It is often noted by observers of the continued violence in Burma that the crippling poverty in the country’s western-most Rakhine State is part of the root cause of the anti-Rohingya campaign. Lack of hope, historical animosity, and other grim conditions in Burma are exacerbated in its poorest regions where survival on less than two dollars a day is common. Easing poverty may be a key to easing ethnic tensions in Rakhine state and some positive developments have occurred amid more emerging negative news.
In January, 2014, World Bank President Jim Yong Kim announced plans of a $2 Billion dollar program to improve access to health care and energy in Burma. A portion of this money will be used to deliver universal health to residents of Burma by the year 2030. A significant amount of the money will be used to improve access to electricity in the country. “Expanding access to electricity in a country like Myanmar can help transform a society. Children will be able to study at night, shops will stay open, and health clinics will have lights and energy to power life-saving technology. Electricity helps brings an end to poverty” Kim said. Any effort to reduce poverty, even if the Rohingya are purposely excluded, may abate violence as conditions improving among the Buddhist Rakhine may leave less room for hate propaganda. An improvement in standards of living and quality of life could possibly result in a reduction in tension amongst the two ethnic groups.
In January, the Burmese government also announced that it had released 96 children from the Burmese Armed Forces. This represents the largest single release of children from the Burmese armed forces since the government of Burma signed a pact with the United Nations on this issue in June of 2012.
News of progress in Burma in January was largely offset by eruptions of violence against Muslim Rohingya near Maung Daw. Between January 9th and 14th a series of violent incidents occurred between Security Forces allied with Buddhist Mobs against Muslims continuing a pattern of unrest within Rakhine state. This follows a trend that has been occurring since approximately June of 2012. In response to this chain of violence, United Nations Human Rights Chief Navi Pallay is calling for an investigation.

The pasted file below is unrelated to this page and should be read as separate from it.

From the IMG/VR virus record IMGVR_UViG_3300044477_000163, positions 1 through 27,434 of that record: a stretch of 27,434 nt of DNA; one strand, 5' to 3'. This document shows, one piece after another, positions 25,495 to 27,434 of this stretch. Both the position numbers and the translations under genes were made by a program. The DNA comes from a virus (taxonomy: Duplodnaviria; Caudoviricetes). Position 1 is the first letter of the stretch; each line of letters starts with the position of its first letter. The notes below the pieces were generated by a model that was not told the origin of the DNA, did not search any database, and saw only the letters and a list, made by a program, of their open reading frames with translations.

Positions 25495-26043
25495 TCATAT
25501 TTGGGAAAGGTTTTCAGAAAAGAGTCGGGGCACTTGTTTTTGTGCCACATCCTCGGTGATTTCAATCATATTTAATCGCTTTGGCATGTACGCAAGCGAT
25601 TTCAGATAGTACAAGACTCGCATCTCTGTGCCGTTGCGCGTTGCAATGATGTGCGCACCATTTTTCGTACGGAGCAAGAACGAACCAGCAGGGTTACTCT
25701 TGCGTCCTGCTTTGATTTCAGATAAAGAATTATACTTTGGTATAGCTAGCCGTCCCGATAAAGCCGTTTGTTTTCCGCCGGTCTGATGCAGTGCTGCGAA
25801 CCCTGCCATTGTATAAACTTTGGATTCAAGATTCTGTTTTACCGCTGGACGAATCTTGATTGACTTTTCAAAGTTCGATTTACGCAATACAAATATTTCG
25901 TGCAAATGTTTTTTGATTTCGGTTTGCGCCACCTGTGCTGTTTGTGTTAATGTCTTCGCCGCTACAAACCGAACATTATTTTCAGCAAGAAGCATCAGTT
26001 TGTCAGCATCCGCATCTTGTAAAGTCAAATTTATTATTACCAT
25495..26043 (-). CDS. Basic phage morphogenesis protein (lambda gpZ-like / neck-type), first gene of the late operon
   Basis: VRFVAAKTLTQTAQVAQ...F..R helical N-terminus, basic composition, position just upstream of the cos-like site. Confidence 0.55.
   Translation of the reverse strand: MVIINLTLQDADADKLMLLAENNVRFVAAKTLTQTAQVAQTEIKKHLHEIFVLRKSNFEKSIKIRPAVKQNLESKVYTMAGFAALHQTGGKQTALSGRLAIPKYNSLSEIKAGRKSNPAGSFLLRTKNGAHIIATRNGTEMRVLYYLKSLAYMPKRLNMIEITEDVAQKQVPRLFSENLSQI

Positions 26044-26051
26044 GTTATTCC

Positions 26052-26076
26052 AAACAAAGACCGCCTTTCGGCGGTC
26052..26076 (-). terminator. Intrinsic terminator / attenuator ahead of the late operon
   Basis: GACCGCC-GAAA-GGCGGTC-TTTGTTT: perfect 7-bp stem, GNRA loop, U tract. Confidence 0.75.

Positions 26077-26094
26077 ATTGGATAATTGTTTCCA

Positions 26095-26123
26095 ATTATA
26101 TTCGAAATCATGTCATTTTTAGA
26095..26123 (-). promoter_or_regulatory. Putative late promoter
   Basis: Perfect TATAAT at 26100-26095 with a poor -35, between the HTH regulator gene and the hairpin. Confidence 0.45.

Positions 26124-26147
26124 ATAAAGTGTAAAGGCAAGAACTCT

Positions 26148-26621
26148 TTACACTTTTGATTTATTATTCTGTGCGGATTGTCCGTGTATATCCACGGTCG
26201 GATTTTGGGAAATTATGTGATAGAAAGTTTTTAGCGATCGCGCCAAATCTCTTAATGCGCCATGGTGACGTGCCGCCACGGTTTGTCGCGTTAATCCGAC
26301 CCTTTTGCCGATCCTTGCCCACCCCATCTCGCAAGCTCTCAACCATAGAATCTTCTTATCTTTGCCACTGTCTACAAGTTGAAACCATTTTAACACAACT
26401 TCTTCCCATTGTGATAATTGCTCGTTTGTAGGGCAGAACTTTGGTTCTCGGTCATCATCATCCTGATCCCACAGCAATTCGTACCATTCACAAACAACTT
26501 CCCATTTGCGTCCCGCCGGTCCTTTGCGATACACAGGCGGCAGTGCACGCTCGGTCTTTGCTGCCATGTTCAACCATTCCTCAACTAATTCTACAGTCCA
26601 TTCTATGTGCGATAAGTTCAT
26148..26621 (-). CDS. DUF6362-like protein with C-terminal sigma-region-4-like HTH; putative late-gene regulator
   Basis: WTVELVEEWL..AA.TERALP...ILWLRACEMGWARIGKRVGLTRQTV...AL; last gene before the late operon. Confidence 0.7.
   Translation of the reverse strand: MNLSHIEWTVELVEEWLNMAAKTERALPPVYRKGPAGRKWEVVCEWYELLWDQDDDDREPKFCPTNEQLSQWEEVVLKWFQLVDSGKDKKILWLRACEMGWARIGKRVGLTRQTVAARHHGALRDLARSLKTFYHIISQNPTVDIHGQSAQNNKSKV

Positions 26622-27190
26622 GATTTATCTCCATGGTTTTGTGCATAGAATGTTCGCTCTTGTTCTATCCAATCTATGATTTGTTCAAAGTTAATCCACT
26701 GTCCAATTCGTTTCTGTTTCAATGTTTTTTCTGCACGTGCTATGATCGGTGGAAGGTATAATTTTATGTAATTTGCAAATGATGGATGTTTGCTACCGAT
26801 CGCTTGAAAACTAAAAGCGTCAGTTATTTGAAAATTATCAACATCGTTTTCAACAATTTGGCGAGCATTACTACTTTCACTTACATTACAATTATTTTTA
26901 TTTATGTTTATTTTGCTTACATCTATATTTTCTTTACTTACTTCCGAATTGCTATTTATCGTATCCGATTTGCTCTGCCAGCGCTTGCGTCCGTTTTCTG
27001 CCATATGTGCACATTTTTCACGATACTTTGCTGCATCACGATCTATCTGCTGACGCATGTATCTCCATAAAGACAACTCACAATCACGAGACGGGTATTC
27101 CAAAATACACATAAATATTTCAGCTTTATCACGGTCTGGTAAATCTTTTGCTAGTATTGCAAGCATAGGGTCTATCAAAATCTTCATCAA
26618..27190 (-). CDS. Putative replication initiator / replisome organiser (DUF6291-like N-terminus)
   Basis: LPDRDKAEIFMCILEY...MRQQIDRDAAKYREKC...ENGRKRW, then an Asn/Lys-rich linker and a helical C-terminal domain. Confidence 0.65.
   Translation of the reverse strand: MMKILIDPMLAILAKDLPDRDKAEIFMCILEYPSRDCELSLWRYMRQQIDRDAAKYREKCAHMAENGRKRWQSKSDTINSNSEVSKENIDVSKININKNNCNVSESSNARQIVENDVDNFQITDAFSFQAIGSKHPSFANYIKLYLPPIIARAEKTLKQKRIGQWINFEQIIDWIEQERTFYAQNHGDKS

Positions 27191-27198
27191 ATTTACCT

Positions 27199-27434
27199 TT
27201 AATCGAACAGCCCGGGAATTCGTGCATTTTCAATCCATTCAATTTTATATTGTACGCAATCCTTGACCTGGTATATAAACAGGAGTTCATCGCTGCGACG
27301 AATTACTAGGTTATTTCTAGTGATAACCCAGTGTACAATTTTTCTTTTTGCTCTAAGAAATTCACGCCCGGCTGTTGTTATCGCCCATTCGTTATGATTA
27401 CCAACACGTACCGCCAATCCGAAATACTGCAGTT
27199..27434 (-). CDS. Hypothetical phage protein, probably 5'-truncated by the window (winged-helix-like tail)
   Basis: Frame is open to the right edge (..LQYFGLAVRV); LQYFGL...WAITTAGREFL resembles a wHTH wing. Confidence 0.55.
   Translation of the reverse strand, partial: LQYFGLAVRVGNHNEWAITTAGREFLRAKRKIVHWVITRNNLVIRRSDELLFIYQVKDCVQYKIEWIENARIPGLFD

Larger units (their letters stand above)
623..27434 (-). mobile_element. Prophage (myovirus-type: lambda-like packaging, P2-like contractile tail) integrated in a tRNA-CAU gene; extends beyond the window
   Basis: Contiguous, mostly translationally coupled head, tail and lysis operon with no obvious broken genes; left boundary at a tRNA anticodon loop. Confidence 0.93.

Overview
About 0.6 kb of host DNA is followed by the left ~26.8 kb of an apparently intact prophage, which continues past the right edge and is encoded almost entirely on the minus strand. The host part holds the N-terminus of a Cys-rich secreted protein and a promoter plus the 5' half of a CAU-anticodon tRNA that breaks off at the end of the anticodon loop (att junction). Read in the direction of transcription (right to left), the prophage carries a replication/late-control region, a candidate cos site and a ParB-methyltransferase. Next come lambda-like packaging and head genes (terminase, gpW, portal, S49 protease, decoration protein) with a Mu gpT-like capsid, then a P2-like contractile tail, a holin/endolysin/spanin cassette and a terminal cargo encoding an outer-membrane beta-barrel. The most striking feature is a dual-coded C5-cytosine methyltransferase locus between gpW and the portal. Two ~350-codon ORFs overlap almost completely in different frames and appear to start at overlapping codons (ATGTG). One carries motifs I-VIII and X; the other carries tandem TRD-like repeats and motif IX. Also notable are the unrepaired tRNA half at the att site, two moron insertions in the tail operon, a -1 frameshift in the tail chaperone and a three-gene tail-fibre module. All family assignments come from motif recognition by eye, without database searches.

It has been reported that this specific sequence of violence began on January 9th when eight Muslim men were attacked at Du Char yar Tan village. In response to this a Burmese police officer was allegedly slain by Rohingya Muslims on January 13th. Based on past occurrences, it was predictable that the alleged killing of the Rakhine officer would set off an intense period of violence and led to the killing of Muslims, at least 40 of which were killed by security forces in Buddhist Rakhines in the area. This eruption of violence is similar to many of the other episodes that have occurred within Burma and also been reported by the Sentinel Project. After a crime or alleged crime is committed by a Muslim or Muslims, there is a swift response of organized violence.
As of now, the government of Burma is only acknowledging the death of the police officer. A spokesman of the Burmese government has stated that the government “strongly objects” to the United Nations claims that at least 40 Rohingya Muslims have been killed in this latest episode. At this moment it is unclear whether or not local government officials played a role in planning or executing the killings that occurred between January 9th and 14th. One of the difficulties in determining who exactly is responsible for what within that part of the country is that the government has essentially made it off limits to journalists and aid workers. Therefore much of the news travels by word of mouth. In this particular instance, the United Nations has stated that it relied on witnesses and victims of the violence for details on what occurred. The United Nations has also indicated that it supports the notion of the Burmese government authorizing an official impartial investigation in order to determine what exactly happened. Based on the position of the current government, it is unlikely that this will occur. It is encouraging to see that the United Nations has become more vocal on the situation within Burma.
Photograph: Binsar Bakkara (http://www.theguardian.com/commentisfree/belief/2011/dec/01/rohingya-burma)